Worker owned cooperatives
Italy has over 25,000 worker owned cooperatives, more than any other country in the world. To put this into perspective, the US only has 650, although the population is more than 5 times that of Italy’s. Two facts below show some of the social beneﬁts that these sort of businesses have, as well as an example of what kind of legislation Italy has in place to support the sector.
The largest retailer in Italy is a cooperative, simply called ‘Coop’. It has been at the forefront of ethical retailing, becoming the ﬁrst European company to adopt the S A8000 Standard which is the only international standard valid for all sectors that can be certiﬁed by an external entity and ensures the ethical behaviour of companies and of the production chain towards workers. It was also the ﬁrst Italian retailer to introduce FairTrade products.
Below is an example of a project it has supported to help post-conﬂict areas in other countries:
Emilio Romagno – The world capital of worker owned cooperatives
Emilio Romagno is an area in Northern Italy that has one of the highest median income in all of Italy and it also ranks on top in various indicators of social well-being. The region also has the highest propensity to export in the country.
The region also has perhaps the highest ‘social capital’ (a term that refers to intensity of interpersonal relationships, trust, cooperation and reciprocity) in the developed world, according to Robert Putnam, who has coined the term and is the leading researcher on the subject. This was measured by surveys that explored, for example, how often people take part in volunteering activities and how well they know their neighbours.
Around 30% of the GDP of the area is produced by worker cooperatives, making it the most worker cooperative based economy of its size in the world.
The movement is coming full circle, as its socialist and catholic traditions are gradually joining together.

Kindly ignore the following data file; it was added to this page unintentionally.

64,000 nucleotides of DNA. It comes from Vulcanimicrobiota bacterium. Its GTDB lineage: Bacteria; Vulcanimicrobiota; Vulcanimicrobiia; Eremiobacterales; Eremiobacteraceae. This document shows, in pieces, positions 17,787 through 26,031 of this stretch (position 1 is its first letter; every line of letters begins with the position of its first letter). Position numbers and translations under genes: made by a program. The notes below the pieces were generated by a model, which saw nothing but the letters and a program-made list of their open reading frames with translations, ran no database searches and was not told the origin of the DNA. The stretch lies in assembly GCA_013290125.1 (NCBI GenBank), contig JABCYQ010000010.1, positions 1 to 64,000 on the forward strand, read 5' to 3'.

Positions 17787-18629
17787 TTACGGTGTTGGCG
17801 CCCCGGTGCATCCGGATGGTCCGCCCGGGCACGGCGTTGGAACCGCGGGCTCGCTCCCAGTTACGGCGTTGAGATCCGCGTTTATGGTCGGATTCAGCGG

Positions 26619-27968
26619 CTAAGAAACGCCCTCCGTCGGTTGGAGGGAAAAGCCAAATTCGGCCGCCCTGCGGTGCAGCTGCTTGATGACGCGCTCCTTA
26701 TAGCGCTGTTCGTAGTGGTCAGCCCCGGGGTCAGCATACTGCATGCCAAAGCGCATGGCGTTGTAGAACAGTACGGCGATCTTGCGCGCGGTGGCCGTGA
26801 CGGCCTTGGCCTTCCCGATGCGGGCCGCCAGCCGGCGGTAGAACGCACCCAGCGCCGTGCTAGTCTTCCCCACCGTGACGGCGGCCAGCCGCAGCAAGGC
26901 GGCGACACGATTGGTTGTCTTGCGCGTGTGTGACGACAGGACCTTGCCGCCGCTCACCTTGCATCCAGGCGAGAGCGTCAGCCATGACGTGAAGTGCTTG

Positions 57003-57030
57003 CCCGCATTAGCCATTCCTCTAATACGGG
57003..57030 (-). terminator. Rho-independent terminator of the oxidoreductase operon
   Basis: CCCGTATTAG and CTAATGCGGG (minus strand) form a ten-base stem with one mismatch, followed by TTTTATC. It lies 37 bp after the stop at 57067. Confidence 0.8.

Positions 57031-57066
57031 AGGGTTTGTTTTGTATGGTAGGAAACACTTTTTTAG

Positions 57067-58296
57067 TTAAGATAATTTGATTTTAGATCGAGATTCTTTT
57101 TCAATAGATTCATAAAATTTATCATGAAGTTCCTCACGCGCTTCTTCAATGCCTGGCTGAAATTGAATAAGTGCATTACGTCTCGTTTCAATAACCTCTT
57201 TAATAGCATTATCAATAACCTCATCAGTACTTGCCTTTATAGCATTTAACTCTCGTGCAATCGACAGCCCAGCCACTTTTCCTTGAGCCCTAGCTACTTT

Only the imagination sets limits to the opportunities of the future, and one of the most brilliant platform cooperatives, FairBnB coop is based in Emilio Romagno. It is a cooperative alternative to Air BnB that seeks to become co-owned by the hosts and guests. Instead of taking a commission that goes to the shareholders, the cooperative will donate to local projects of the members’ choice, such as public gardens or historical conservation. It is a straightforward example of a vision we at Coop Exchange embrace – a sharing economy where the ownership is shared. Air BnB faces opposition by the residents of areas that are very popular on the platform, but a cooperative alternative that would contribute to the betterment of the local area would surely be welcomed more positively. Whereas Air BnB enters an area and operates there until pressure from the public forces politicians to regulate it, Fair BnB will seek to help the public and contribute, not extract, value from the communities it operates in. We warmly recommend everyone to enlist their interest in the cooperative on their website.
Emilio Romagno has the potential to become the centre of a great transformation of the start up culture towards crowdfunded, user-owned platform cooperatives. It has the potential to not only be the driving force of lifting Italy out of its economic problems, but also become the center of a distinct European tech sector that can rival that of China and the US.